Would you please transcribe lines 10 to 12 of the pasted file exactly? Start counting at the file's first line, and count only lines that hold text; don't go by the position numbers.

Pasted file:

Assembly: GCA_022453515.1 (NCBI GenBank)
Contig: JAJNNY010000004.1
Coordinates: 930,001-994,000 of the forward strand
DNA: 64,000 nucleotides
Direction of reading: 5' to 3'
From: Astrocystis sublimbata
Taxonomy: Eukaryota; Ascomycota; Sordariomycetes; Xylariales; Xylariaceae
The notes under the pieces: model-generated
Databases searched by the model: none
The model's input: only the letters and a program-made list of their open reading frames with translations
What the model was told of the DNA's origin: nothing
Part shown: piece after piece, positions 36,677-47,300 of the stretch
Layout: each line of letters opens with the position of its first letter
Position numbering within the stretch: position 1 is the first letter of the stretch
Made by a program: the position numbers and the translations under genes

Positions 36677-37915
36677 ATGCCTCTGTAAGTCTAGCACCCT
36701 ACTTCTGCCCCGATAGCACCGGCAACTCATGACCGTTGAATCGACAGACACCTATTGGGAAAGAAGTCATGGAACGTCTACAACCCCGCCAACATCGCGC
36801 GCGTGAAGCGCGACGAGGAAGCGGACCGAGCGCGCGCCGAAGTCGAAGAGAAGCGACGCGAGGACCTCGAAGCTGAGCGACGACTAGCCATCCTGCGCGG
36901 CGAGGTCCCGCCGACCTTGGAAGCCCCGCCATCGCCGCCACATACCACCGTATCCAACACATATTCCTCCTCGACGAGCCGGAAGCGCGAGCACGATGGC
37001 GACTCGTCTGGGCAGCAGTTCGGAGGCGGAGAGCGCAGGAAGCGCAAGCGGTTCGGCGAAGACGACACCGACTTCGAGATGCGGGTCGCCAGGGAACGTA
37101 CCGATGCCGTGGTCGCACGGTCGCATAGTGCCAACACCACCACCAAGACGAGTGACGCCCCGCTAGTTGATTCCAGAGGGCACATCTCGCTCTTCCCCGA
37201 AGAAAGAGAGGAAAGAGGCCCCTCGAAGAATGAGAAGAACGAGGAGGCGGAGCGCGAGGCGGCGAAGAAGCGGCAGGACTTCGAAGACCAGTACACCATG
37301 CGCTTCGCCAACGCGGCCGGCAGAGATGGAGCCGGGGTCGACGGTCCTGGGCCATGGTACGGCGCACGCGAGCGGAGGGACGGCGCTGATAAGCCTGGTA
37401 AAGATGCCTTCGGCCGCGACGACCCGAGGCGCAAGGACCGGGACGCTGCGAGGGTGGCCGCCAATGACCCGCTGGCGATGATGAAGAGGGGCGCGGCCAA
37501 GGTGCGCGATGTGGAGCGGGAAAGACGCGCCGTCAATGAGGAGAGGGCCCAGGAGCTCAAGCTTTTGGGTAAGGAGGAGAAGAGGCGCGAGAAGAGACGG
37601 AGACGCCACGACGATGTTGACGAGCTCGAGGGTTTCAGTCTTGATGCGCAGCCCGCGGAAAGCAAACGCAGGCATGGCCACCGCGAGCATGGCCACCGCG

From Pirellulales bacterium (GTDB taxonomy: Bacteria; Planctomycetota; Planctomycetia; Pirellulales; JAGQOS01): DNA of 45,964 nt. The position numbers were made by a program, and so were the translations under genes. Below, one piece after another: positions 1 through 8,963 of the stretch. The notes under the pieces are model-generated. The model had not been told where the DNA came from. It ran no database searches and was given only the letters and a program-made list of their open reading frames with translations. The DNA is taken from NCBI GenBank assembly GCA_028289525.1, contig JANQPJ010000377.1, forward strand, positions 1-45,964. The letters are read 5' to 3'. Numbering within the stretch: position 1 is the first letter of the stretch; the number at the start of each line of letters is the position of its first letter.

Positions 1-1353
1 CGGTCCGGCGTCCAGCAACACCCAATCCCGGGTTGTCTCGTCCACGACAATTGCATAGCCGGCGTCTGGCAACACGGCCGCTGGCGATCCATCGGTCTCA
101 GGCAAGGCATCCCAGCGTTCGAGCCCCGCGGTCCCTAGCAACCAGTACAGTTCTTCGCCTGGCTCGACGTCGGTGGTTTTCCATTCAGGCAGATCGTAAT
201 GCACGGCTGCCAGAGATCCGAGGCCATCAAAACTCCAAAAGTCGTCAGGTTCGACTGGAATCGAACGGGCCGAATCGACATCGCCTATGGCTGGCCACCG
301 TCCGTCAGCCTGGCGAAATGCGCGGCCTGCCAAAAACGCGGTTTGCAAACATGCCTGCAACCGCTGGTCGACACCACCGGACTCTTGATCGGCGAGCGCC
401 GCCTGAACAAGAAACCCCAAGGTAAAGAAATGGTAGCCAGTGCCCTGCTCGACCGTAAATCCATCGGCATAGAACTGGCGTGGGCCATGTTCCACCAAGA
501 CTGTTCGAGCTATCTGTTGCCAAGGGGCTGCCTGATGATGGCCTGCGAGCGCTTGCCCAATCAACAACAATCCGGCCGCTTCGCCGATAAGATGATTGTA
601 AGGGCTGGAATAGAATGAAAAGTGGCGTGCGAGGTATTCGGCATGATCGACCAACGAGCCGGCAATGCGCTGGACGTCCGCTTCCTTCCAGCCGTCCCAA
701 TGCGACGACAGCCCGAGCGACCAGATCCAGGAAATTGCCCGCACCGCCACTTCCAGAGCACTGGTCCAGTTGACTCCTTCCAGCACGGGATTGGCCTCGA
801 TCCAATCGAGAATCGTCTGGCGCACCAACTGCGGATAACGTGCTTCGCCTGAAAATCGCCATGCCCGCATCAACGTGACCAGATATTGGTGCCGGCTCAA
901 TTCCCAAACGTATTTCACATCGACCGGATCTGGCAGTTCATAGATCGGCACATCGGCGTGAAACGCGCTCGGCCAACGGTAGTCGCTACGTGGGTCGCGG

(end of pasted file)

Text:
The model's input: only the letters and a program-made list of their open reading frames with translations
What the model was told of the DNA's origin: nothing
Part shown: piece after piece, positions 36,677-47,300 of the stretch